Nonprofits are in the news again. A series of front-page stories in the Washington Post has highlighted a long list of compensation and expense abuses at the Smithsonian Institution, an important—and prominent—national cultural institution. And once again, the actions of one nonprofit organization have introduced one more element of mistrust and suspicion among the public and the media, affecting us all.
An independent review committee linked the problems at the Smithsonian directly to governance. The committee's June 18 report stated, "The root cause of the Smithsonian's current problems can be found in failures of governance and management. The governance structure of the Institution is antiquated and in need of reform."
A newly released study from the Urban Institute confirms that governance is a problem at nonprofits throughout the country: "Substantial percentages of boards are simply not actively engaged in various basic governance activities."
Ouch. Those are powerful statements, ones that should concern anyone involved with the sector. The Smithsonian's organizational and governance structure is peculiar, but not unique, among American nonprofit organizations, and the Urban Institute study illustrates the pervasiveness of the problem.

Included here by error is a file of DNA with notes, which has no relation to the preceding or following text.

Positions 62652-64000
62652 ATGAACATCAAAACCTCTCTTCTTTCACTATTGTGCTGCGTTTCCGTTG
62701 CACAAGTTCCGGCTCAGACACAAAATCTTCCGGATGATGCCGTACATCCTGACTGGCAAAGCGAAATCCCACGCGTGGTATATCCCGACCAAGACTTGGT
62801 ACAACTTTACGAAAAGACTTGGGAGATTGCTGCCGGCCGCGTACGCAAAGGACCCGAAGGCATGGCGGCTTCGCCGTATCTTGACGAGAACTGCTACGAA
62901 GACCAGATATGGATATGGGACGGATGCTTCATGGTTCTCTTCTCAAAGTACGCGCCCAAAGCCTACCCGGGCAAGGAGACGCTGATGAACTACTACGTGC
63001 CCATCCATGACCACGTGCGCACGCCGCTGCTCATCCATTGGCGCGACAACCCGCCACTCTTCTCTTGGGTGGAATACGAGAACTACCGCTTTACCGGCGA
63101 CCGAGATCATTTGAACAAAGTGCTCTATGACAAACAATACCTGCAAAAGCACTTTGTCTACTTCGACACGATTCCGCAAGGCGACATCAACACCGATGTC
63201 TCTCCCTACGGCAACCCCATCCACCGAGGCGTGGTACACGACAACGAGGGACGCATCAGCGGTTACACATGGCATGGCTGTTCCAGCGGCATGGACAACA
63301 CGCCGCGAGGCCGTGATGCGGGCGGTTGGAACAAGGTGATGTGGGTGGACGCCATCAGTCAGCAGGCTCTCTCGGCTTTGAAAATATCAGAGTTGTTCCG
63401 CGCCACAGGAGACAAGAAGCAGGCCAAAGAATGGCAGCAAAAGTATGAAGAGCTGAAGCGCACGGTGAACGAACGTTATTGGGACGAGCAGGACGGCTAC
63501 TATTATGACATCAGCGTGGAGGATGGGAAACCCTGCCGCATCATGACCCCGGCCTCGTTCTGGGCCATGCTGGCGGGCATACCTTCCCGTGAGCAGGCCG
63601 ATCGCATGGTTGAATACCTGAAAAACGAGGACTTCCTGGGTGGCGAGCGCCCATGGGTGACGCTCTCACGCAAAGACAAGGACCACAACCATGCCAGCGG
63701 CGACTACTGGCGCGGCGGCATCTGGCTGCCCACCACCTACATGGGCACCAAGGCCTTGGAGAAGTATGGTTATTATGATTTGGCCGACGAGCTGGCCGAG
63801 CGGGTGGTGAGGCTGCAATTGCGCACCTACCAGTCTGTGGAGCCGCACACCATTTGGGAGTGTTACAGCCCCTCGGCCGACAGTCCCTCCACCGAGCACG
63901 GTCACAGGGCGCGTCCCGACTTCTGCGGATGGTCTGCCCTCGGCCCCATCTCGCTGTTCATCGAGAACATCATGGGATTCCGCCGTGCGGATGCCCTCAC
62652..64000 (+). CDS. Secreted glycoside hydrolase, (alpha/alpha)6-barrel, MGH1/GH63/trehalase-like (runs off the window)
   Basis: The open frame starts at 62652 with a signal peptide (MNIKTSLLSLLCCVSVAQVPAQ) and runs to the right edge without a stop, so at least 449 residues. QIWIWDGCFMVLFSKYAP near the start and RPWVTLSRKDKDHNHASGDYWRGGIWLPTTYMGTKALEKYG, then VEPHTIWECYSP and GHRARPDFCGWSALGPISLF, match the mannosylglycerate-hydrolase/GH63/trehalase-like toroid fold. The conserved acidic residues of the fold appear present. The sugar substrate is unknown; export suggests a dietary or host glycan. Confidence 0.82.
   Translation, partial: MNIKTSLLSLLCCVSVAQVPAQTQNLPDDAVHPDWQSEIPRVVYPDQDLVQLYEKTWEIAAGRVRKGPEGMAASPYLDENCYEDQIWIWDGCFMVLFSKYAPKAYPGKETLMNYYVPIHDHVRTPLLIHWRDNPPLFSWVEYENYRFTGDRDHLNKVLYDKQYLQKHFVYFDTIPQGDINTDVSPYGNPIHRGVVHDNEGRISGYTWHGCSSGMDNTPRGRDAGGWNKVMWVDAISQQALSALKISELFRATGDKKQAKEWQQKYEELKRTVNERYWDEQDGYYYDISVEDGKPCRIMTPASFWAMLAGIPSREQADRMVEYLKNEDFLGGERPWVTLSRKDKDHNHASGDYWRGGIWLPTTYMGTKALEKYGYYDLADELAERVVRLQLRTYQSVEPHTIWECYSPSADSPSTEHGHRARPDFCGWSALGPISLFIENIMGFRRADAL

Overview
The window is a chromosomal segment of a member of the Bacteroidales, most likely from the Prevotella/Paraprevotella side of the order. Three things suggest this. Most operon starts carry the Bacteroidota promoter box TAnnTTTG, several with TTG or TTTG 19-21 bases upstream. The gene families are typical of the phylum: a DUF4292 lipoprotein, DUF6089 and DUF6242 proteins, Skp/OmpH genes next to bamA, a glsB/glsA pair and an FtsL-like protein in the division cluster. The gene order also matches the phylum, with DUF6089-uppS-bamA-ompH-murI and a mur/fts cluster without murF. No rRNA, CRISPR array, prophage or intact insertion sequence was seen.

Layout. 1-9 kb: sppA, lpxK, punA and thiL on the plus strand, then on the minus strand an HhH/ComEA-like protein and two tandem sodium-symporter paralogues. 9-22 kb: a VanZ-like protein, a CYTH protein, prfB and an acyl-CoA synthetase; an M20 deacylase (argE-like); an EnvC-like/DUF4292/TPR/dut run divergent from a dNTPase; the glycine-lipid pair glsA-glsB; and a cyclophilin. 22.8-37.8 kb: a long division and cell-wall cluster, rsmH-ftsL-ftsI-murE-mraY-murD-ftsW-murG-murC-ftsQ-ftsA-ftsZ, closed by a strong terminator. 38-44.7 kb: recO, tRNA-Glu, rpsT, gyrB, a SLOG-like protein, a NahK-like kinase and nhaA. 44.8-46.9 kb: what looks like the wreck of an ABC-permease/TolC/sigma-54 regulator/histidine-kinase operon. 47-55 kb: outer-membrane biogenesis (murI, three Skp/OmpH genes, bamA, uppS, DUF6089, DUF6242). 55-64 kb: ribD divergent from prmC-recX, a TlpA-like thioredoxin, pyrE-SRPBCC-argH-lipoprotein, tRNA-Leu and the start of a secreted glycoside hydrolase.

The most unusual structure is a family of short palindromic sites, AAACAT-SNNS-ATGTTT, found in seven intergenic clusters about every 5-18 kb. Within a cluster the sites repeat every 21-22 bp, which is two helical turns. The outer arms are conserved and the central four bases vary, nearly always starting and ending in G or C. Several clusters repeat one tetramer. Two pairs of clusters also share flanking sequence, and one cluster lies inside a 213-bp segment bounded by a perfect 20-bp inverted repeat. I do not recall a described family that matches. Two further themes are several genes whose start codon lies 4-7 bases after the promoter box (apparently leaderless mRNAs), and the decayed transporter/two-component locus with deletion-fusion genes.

The issue is critical to everyone in the sector. Poor governance makes it much easier for unscrupulous persons to benefit from nonprofits, and, as we all know, when nonprofit controversies happen, the rest of us have to work harder to demonstrate that we are dedicated to our missions and deserve the public's confidence.
How can those of us in the sector—at any level—address the governance problem? Most of us know how difficult it is simply to recruit capable board members. In fact, the Urban Institute report notes, "Seventy percent of nonprofits are having difficulty recruiting board members, and 20 percent are finding it very difficult. Greater difficulty obtaining board members was negatively related to board engagement in every board practice."
What can we do to demonstrate that we are doing our jobs the way they should be done? (As my GuideStar colleagues and I firmly believe most nonprofits strive to do.) Do we need to create set standards for governance? If so, who should develop those standards, and who should enforce them?
How can GuideStar be of more help to the cause of better governance? Right now we encourage nonprofit organizations to supply us with the names of their board members. Is there additional information we could be collecting to demonstrate nonprofits' governing and administrative practices? Is there a tool or a service that could help you benchmark your organization's governance?
We'd like to know.
President and CEO
Bob Ottenhoff, on 7/2/07 8:00 AM